January 2017

Fluoroquinolones and risk of tendon damage

As ciprofloxacin and other fluoroquino­lones are prescribed more frequently, tendon-related adverse effects are also becoming more common. Experts often do not recommend these drugs, particularly for athletes or elderly patients, and emphasize that all patients should know the risks.

By Barbara Boughton

Since the 1980s, scientific evidence has mounted about the tendon damage—including tendinitis and even tendon rupture—that can occur with use of the popular antibiotics called fluoroquinolones. This past summer, the US Food and Drug Administration (FDA) strengthened its black box warning for fluoroquinolones (such as levo­floxacin and ciprofloxacin), warning of possible damage to tendons as well as other health risks, and lower extremity clinicians have become increasingly concerned about the side effects of these drugs.

Tendinopathy with fluoroquinolone use is rare, but since the drugs are used so often, clinicians who specialize in orthopedics and musculoskeletal injuries are likely to see patients with fluoroquinolone-associated tendinitis and tendon rupture, according to experts interviewed by LER. In the medical literature, tendinitis has been reported to affect 2.4 of every 10,000 patient prescriptions for fluoroquinolones, and tendon rupture 1.2 of every 10,000 prescriptions.1

“These are small numbers, but since these drugs are widely prescribed, it’s important that musculoskeletal clinicians and those who treat athletes be aware of the clinical presentation of tendinopathy that can occur with fluoroquinolones,” said Trevor Lewis, MSc, GDPhys, MCSP, a senior physiotherapist at Aintree University Hospital in Liverpool, UK, and author of a 2014 review on fluoroquinolones and tendinopathy.1

Black box updates

In 2008, the FDA required a black box warning for fluoroquinolones that advised health professionals of the risks for tendon rupture and tendinitis. Now the FDA has strengthened its black box warning for these antibiotics, which are taken by 26 million Americans each year.2,3 In July 2016, the FDA approved safety labeling changes for fluoroquinolones that warn of disabling side effects that can occur together and can be irreversible—including damage to muscles, tendons, joints, nerves, and the central nervous system; associated conditions include tendinopathy, peripheral neuropathy, and worsening symptoms for those with myasthenia gravis.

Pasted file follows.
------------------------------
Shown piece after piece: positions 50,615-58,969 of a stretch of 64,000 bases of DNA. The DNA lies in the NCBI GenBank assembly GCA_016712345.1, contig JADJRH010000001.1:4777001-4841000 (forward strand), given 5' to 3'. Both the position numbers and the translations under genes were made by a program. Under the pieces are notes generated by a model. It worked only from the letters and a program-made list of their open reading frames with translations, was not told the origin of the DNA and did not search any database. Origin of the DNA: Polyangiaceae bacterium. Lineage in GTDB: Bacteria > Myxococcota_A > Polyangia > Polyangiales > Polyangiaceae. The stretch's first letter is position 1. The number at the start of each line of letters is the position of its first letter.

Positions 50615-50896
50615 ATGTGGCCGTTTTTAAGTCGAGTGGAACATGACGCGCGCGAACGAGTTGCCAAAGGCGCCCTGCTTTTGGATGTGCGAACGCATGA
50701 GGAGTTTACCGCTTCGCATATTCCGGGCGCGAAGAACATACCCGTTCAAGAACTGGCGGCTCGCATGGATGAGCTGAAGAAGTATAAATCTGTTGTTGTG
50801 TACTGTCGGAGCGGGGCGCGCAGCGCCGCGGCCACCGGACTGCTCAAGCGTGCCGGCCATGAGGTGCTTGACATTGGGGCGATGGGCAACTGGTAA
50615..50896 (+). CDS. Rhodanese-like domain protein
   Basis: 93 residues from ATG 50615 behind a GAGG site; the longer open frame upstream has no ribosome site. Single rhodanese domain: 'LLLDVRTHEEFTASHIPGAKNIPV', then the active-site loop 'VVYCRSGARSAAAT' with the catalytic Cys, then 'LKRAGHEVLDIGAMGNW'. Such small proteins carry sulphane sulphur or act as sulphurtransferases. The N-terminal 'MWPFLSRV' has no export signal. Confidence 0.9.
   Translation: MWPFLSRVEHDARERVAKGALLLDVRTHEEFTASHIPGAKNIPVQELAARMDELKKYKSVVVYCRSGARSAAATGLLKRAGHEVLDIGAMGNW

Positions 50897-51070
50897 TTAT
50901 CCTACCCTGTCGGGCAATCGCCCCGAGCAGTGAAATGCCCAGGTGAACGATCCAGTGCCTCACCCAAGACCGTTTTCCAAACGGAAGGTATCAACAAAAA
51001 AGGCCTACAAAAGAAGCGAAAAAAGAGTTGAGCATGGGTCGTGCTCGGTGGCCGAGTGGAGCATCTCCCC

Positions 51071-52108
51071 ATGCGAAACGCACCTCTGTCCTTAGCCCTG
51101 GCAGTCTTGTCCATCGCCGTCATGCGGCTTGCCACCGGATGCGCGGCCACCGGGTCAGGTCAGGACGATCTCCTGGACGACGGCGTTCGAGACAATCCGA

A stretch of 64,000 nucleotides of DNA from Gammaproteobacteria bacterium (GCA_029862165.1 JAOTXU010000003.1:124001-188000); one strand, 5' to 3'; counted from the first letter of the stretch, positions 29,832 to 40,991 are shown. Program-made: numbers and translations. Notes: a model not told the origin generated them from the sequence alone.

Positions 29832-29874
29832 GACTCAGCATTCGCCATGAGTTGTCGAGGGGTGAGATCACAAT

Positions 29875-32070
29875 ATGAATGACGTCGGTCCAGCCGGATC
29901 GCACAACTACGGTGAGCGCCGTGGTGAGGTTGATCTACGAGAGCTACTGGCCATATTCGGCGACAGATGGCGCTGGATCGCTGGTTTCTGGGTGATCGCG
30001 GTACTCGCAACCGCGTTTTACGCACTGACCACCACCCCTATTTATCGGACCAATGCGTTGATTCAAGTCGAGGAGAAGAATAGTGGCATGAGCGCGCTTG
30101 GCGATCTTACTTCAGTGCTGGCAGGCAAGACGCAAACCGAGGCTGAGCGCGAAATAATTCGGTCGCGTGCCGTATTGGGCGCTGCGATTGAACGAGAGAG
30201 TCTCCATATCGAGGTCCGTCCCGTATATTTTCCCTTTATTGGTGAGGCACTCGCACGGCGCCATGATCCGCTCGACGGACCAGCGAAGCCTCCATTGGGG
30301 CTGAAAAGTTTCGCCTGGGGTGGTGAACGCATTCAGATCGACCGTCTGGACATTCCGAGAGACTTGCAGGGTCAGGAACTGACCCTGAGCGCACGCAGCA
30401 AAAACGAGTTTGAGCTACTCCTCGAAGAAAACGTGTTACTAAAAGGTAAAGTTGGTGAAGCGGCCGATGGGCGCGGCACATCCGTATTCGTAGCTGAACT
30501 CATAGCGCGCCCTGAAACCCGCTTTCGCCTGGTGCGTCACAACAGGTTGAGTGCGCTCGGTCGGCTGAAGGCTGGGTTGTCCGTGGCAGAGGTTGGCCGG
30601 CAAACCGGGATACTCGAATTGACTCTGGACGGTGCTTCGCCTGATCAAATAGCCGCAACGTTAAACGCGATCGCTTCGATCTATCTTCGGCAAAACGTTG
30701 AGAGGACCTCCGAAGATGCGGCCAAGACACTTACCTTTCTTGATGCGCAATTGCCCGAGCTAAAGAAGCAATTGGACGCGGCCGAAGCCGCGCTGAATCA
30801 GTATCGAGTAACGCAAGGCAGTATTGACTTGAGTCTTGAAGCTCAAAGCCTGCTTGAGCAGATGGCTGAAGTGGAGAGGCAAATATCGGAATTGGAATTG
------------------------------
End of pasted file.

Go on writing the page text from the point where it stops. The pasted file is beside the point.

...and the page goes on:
Athletes and others who have no other option but fluoroquinolones for treatment of infection should be monitored closely for symptoms of tendinitis and tendinopathy.

“Fluoroquinolones have risks and benefits that should be considered very carefully,” said Edward Cox, MD, director of the Office of the Antimicrobial Products in the FDA’s Center for Evaluation and Research, in a news release about the black box changes. “It’s important that both healthcare providers and patients are aware of both the risks and benefits of fluoroquinolones, and make an informed decision about their use.”

The FDA also notes in its warning that fluoroquinolones should be reserved only for patients for whom there is no alternative treatments, including those with serious bacterial infections such as anthrax and bacterial pneumonia.

Almost all (95%) fluoroquinolone-associated tendinopathy occurs in the Achilles tendon, since its weightbearing role makes it more likely than other tendons to be injured.1,4,5 Yet researchers have also reported tendinopathy associated with fluoroquinolone use in other tendons, including the peroneus brevis, patellar tendon, adductor longus, rectus femoris, triceps brachii, subscapularis, and tendons of the hip, among others.6-10 Symptoms can occur within two hours of taking fluoroquinolones and as long as six months after the patient has stopped taking the antibiotic.11 Up to 50% of patients experience tendon symptoms after the fluoroquinolone has been discontinued.